Venetian Daily Life

Dipping in the doo-doo


ABOVE: Before cooling your heels in Venice's canals, put on latex socks.

In the summer months, it isn't uncommon to see tourists dipping their toes or feet into Venice's canals, presumably in an effort to keep cool.

Before emulating those clueless or intrepid visitors, consider this: An estimated 90 percent of Venice's human waste is flushed directly into the city's canals, and a public-health study detected Hepatitis A virus and enteroviruses in 78 percent of the canals that were tested over a two-year period from 2003 to 2005.

Venice's canal-based sewer system is more than a thousand years old, and it continues to work well by medieval or pre-Victorian standards.

The principle is simple: Venice's canals are flushed by tides twice a day, and the receding tides pull waste from the canals into the Venetian Lagoon and ultimately toward the Adriatic Sea. As a bonus, saltwater has a mild sanitizing effect. (Dilution helps, too--there's far water in a Venice canal than in a typical sewer pipe.)

Critics point out that detergents and other modern "grey water" pollutants interfere with the natural breakdown of fecal matter. That may be true, but even if it weren't, the fact remains that dumping raw sewage into public waterways isn't acceptable in the 21st Century.

The city has made some efforts on the sewerage front--renovated properties are theoretically required to have pozzi neri or septic tanks, for example--but for the most part, building drains flush directly into the canals, and the gospel song Wade in the Water is bad advice for visitors to Venice.

 More photos:


ABOVE: A visitor enjoys a fecal footbath. 


ABOVE: During acqua alta (tidal flooding), water from Venice's polluted canals oozes into the streets.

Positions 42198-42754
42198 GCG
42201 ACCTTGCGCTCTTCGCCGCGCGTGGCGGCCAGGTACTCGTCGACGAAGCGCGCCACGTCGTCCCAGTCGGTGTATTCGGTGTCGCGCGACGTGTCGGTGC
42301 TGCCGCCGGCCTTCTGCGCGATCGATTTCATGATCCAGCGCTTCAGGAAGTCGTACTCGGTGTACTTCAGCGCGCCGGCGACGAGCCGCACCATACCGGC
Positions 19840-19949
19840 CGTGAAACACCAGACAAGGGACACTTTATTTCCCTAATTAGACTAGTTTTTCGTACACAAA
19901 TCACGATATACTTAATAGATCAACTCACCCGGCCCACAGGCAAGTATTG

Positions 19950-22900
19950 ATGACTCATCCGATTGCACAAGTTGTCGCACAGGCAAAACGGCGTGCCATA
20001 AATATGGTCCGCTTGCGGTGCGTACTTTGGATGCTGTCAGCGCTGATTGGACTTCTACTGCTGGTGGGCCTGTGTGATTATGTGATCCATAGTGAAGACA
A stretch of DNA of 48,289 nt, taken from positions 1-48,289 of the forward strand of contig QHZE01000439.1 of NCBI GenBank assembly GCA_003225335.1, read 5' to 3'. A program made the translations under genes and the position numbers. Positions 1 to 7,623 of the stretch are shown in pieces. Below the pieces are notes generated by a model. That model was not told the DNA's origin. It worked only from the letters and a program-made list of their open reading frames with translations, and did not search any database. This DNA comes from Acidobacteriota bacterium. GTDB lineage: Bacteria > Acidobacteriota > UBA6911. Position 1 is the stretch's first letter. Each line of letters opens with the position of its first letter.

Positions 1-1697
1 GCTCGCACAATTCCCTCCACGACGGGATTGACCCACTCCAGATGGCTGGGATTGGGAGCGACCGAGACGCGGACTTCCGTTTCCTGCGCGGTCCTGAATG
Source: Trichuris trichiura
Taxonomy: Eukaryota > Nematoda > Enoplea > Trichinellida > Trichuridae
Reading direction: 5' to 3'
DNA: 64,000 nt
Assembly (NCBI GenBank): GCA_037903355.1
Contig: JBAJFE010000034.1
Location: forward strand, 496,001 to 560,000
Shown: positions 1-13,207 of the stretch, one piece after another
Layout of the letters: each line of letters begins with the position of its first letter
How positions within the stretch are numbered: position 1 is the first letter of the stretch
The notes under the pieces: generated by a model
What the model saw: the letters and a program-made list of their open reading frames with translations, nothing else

ABOVE: A pozzo nero ("black well") boat sucks out a septic tank at a bar near the Campo San Giacomo dall'Orio.

A sewage boat in Venice


ABOVE: A sewage boat arrives to collect the contents of a septic tank or a "pozzo nero" (cesspool) in a Venice storefront.

Sewage isn't the most appealing travel topic, but if you're at all interested in urban infrastructure, you might as well learn where things go when you do.

Most of Venice's sewage goes directly into the city's canals. Flush a toilet, and someone crossing a bridge or cruising up a side canal by gondola may notice a small swoosh of water emerging from an opening in a brick wall. In theory, such waste is supposed to be purified by septic tanks, but such systems are the exception, not the rule. (Septic tanks are most common in restaurants, hotels, and other structures that have been gutted and renovated in recent years.)

From time to time, septic tanks need to be emptied by a pozzo nero ("black well") boat, which hauls the muck away. Buildings that use cesspools to store untreated waste also need an occasional pumping-out. In the photos and video on this page, you can see how the process works.

BELOW: A hose runs from the boat or barge to a temporary sewer pipe on shore.



BELOW: The sewer pipe runs across a square into a storefront where a pump draws sludge or waste from an underfloor storage tank.


BELOW: This video shows a sewage boat pumping waste and cruising away after sucking up a tankful of muck.


Want to learn more? Read Venipedia's illustrated article about sewage disposal in Venice.

A funeral boat in Venice

In "Taking a coffin to a Venice undertaker," we showed one aspect of death in Venice. With this post, we'll show what happens after the coffin has an occupant.

Below, you can see a funeral boat or water hearse on the Grand Canal. (On the left is the Ferrovia waterbus stop, next to Venice's Santa Lucia Railroad Station.)

Hearse on Grand Canal, Venice

We're guessing that this funeral boat is headed for the Piazzale Roma or the Tronchetto parking island, where a four-wheeled hearse will transfer the deceased to a cemetery on the mainland.

Funeral boat from Venice's Ponte dei Scalzi

Not all dead Venetians are taken away to terraferma. Venice has its own island cemetery, San Michele, where bodies are buried for 12 years before the bones are dug up and moved to mausoleum niches or a communal ossuary.

Coffin and funeral boat in Venice

For more information on death and burial in Venice, see our illustrated article at